- Zebra Nerites (Neritina natalensis) are one of the most common species. Many keepers admire their showy black and yellow bands which can come in any size and thickness. Some specimens may have larger black bands and thinner yellow bands, or vice-versa.
- Tiger Nerites have a bright orange base color patterned with black speckles or bands. The speckles may be arranged in a broken banded pattern along the whorl. This species is certainly one of the most decorative and also one of the most popular. A cluster of them will draw attention to even the most basic substrate.
- Olive Nerite Snails (Theodoxus luteofasciatus) are one of the smallest Nerite Snails. Most specimens do not even reach an inch in size. They have a shiny olive green shell with a very distinct black line that follows the coil. The coil is flat and travels along a single whorl. Their size makes them easy prey even for smaller fish so make sure not to place them with anything that can fit them in their mouths.
These snails are very popular for community setups.
Nerite Snails are peaceful and are generally ignored by fish.
In the wild they live alongside small fish and invertebrates from high salinity areas. In the aquarium they can be kept with anything that does not have an appetite for snails.
You can keep them with any type of Tetras including the Lemon, Rummynose, and Ember Tetra.
Zebra and Celestial Pearl Danios make great friends for them as well. Strawberry, Harlequin, and Chili Rasboras will not bother your snails either. Cherry and Rosy Barbs are safe, though other Barbs are not.
Fellow bottom dwellers include Oto and Cory Catfish.
In a saltwater setup you can include small Gobies and Lawnmower Blennies.
Guppies, Mollies, and Platys make good tank mates in a freshwater or brackish water environment.
These snails get along just fine with other algae eating snails, including the Rabbit Snail and Mystery Snail.
Never place Nerite Snails in the same tank with any large predatory fish, including: Groupers, Scats, or Freshwater Sharks.
You should also avoid keeping this fish with Goldfish, Bettas, Cichlids or Loaches.
Keeping Nerite Snails Together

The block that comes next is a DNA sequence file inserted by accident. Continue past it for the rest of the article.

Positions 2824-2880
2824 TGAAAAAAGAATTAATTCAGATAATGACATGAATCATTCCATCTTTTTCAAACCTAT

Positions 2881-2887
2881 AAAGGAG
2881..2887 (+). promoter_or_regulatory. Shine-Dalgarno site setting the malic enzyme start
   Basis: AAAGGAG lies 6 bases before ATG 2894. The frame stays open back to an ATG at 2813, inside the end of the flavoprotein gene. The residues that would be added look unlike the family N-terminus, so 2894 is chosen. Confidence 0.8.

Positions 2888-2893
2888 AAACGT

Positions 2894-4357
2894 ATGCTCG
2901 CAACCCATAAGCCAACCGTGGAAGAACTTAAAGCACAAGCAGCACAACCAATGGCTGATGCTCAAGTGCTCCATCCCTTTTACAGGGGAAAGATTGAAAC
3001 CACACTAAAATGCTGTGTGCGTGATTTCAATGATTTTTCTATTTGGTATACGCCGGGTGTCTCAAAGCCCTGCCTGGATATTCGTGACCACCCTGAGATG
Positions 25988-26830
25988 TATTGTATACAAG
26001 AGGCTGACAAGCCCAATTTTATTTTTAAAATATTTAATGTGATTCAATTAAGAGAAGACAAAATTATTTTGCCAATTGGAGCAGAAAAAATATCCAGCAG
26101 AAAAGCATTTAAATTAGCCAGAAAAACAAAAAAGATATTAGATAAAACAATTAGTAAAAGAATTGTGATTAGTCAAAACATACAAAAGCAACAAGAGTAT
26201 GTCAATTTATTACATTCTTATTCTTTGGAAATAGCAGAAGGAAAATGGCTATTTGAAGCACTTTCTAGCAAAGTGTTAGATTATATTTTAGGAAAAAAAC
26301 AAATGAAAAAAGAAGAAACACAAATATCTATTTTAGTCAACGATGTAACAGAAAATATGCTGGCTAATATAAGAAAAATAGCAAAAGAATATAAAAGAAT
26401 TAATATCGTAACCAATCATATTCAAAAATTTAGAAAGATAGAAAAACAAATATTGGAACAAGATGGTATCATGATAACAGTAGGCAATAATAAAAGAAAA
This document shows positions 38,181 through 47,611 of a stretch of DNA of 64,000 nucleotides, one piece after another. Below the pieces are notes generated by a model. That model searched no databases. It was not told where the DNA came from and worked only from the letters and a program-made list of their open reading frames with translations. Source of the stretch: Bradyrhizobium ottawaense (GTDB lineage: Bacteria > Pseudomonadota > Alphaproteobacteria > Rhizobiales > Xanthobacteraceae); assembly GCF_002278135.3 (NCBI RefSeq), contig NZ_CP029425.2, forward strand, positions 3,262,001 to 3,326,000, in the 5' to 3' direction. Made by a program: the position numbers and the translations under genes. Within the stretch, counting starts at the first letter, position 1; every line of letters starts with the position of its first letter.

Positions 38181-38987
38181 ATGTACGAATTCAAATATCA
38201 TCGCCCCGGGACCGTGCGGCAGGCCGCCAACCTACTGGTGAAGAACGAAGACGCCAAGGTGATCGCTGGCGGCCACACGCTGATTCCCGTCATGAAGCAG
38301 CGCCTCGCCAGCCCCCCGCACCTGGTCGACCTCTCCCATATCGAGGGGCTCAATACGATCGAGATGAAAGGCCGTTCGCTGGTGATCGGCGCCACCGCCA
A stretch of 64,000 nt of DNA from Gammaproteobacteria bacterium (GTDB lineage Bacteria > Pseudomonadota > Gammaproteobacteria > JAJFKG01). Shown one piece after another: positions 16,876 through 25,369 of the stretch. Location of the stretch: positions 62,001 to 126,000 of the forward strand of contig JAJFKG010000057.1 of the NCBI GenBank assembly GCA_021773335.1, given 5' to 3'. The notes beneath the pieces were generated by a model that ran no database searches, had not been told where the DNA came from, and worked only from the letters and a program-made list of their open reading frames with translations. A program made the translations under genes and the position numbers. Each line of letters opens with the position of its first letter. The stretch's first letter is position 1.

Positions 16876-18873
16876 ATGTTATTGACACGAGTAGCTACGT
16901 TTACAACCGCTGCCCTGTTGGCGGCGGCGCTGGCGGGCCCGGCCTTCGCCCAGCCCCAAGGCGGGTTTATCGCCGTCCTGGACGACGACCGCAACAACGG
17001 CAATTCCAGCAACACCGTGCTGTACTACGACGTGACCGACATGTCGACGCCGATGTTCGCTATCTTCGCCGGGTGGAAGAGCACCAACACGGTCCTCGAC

Any species of Nerite Snail can be kept together.
They will not interact together but they will cluster around the same feeding spots. Unless they are breeding, they will ignore one another.
Since they are so small it is very easy to include too many in one tank. Remember that you should allow 5 gallons of water for each snail.
Breeding Nerite Snails
Unfortunately it is fairly difficult to breed Nerite Snails in home aquariums.
Accidental breeding does happen, but it is rare.
This is because:
- The conditions that are needed for these snails to breed are rather difficult to simulate in an aquarium.
- You cannot tell the genders apart by looking at them.
These snails are more likely to pair off if you keep an even numbered group.
You should start by isolating breeding groups in a separate tank.
The breeding tank should have a brackish salinity and a temperature of at least 74°F. Make sure to include a sponge filter and some mosses or leafy plants in the breeding tank.
If your snails have successfully paired off, the female will begin searching around for a place to lay her eggs. Up to 200 yellow egg capsules will be laid on leaves, mosses or logs. These eggs will be externally fertilized and take up to 53 days to incubate. They will turn black just before they are about to hatch.
The larvae are too small to be seen with the naked eye.
They will drift along the water eating microscopic foods.
Once they develop their shells and settle at the bottom, they will start grazing on algae.
You do not need to feed the young snails but you can sprinkle powdered Spirulina along the substrate if you wish. Make sure that they have a source of calcium for developing their shells.
Once mature freshwater species must be quickly transferred and acclimated to a freshwater tank.
It takes a total of about 6 weeks for these snails to reach maturity, after which you can place them into your freshwater or saltwater community.
History and First Sighting
The Neritidae fossil record dates all the way back to the late Cretaceous (over 65 million years ago). And the clade Neritimorpha goes back even farther, to the late Devonian.
You will find the first recorded living species (Nerita albicilla) was discovered by Linnaeus in 1758. In 1815 Rafinesque classified this species and others under the newly established Neritidae family.
Nerite Snails were originally kept in aquariums for observation and study but these snails were promoted to pets after their amazing algae eating ability was discovered.
Their popularity exploded through the 1980s and 1990s and lots of new colorful species were created. It was during this time too that commercial captive breeding programs were established in order to breed more aquarium ready snails.
Snail raising and breeding has now become a niche hobby within the fishkeeping community.
This remarkable little snail is still one of the most well-known snails in the aquarium trade and their algae eating is very much appreciated by freshwater and saltwater keepers alike.
We hope this article has helped you pick out the perfect type of Nerite Snail.
All species in the Neritidae family can live in perfect harmony. You can create a diverse little group of algae eaters that enhance your community.
You do not need to do much for these low maintenance pets.
Thanks to their big appetite for algae these critters can take care of the green stuff before it becomes a problem for your little ecosystem.
There are so many different environments to design for them too including: paludariums, mini mangrove swamps and even live rock reefs.
What is your favorite kind of Nerite Snail? Let us know in the comments section below…